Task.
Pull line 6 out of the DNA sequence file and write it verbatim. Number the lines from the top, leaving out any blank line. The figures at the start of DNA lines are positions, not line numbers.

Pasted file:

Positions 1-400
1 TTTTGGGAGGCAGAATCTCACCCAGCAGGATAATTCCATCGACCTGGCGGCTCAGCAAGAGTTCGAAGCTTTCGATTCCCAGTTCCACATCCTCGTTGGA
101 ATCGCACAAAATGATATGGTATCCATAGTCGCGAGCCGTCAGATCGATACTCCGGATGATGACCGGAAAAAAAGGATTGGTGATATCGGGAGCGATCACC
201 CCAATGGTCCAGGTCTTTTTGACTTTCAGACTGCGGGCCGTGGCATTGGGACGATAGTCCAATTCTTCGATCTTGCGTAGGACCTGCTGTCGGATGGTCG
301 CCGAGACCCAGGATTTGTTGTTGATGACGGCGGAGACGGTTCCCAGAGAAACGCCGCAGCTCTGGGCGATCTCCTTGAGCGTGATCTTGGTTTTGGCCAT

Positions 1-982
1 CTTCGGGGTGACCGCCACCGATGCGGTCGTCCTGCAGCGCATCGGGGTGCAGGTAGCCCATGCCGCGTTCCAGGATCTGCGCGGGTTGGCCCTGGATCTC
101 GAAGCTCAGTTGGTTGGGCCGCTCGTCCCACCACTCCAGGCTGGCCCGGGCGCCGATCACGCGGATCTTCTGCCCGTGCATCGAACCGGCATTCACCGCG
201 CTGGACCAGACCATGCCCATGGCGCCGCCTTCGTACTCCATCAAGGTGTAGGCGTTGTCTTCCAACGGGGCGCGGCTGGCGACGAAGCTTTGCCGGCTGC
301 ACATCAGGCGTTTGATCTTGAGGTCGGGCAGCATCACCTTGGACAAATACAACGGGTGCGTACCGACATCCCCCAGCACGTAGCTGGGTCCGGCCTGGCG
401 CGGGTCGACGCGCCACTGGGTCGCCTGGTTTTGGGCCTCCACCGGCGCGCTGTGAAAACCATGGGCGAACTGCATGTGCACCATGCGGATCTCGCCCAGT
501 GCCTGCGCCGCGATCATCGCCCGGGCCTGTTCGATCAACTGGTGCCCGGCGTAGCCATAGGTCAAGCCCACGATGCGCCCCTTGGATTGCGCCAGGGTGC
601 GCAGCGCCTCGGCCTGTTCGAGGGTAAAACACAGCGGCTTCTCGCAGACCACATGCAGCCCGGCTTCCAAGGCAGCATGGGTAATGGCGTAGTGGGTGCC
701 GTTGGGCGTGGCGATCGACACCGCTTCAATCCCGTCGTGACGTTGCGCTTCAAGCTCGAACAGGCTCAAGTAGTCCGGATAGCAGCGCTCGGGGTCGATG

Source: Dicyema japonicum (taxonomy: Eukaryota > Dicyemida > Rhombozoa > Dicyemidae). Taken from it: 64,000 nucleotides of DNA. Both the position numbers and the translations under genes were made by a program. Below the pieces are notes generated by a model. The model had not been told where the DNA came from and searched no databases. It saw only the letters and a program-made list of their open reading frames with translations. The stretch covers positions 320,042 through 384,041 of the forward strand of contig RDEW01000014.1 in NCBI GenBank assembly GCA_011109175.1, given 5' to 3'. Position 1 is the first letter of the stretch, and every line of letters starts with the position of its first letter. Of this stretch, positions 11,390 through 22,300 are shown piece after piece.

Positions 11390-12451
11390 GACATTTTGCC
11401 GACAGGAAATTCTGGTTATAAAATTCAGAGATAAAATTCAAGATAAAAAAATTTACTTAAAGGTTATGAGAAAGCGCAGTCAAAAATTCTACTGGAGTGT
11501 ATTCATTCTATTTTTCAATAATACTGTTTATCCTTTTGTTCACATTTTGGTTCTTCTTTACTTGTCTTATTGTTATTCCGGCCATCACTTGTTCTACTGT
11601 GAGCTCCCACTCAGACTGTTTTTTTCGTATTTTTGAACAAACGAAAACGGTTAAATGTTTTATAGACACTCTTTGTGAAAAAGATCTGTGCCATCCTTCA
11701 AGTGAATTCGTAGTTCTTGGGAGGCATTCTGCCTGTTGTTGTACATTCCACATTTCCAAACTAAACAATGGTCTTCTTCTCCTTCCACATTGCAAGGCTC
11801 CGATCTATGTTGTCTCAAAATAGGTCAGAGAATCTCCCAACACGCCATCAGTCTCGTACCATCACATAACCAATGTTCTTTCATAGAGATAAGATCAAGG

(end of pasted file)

Positions 1-982